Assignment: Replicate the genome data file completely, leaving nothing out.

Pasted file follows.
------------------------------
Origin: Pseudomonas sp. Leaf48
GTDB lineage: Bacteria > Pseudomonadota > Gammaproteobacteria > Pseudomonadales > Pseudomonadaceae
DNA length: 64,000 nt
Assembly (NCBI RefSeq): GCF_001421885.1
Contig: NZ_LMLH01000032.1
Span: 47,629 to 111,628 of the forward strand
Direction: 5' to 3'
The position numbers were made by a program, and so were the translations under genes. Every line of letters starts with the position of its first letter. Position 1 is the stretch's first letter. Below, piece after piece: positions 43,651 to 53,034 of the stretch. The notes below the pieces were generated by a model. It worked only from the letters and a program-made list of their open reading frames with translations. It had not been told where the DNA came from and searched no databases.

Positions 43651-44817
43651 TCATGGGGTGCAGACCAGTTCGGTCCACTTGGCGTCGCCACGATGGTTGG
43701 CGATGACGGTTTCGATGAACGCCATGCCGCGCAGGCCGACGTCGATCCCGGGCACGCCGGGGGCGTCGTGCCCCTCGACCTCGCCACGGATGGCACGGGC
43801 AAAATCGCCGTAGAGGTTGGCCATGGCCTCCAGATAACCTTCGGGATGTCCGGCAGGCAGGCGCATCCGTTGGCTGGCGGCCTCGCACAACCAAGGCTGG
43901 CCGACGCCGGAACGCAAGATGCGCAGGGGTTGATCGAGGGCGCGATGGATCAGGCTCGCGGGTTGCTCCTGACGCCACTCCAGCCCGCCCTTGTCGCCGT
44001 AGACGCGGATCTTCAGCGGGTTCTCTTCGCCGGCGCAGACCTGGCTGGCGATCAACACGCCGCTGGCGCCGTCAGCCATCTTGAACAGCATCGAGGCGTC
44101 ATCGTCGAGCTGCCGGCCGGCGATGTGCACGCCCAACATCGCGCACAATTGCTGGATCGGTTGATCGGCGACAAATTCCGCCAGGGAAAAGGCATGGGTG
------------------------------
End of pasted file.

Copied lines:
Origin: Pseudomonas sp. Leaf48
GTDB lineage: Bacteria > Pseudomonadota > Gammaproteobacteria > Pseudomonadales > Pseudomonadaceae
DNA length: 64,000 nt
Assembly (NCBI RefSeq): GCF_001421885.1
Contig: NZ_LMLH01000032.1
Span: 47,629 to 111,628 of the forward strand
Direction: 5' to 3'
The position numbers were made by a program, and so were the translations under genes. Every line of letters starts with the position of its first letter. Position 1 is the stretch's first letter. Below, piece after piece: positions 43,651 to 53,034 of the stretch. The notes below the pieces were generated by a model. It worked only from the letters and a program-made list of their open reading frames with translations. It had not been told where the DNA came from and searched no databases.

Positions 43651-44817
43651 TCATGGGGTGCAGACCAGTTCGGTCCACTTGGCGTCGCCACGATGGTTGG
43701 CGATGACGGTTTCGATGAACGCCATGCCGCGCAGGCCGACGTCGATCCCGGGCACGCCGGGGGCGTCGTGCCCCTCGACCTCGCCACGGATGGCACGGGC
43801 AAAATCGCCGTAGAGGTTGGCCATGGCCTCCAGATAACCTTCGGGATGTCCGGCAGGCAGGCGCATCCGTTGGCTGGCGGCCTCGCACAACCAAGGCTGG
43901 CCGACGCCGGAACGCAAGATGCGCAGGGGTTGATCGAGGGCGCGATGGATCAGGCTCGCGGGTTGCTCCTGACGCCACTCCAGCCCGCCCTTGTCGCCGT
44001 AGACGCGGATCTTCAGCGGGTTCTCTTCGCCGGCGCAGACCTGGCTGGCGATCAACACGCCGCTGGCGCCGTCAGCCATCTTGAACAGCATCGAGGCGTC
44101 ATCGTCGAGCTGCCGGCCGGCGATGTGCACGCCCAACATCGCGCACAATTGCTGGATCGGTTGATCGGCGACAAATTCCGCCAGGGAAAAGGCATGGGTG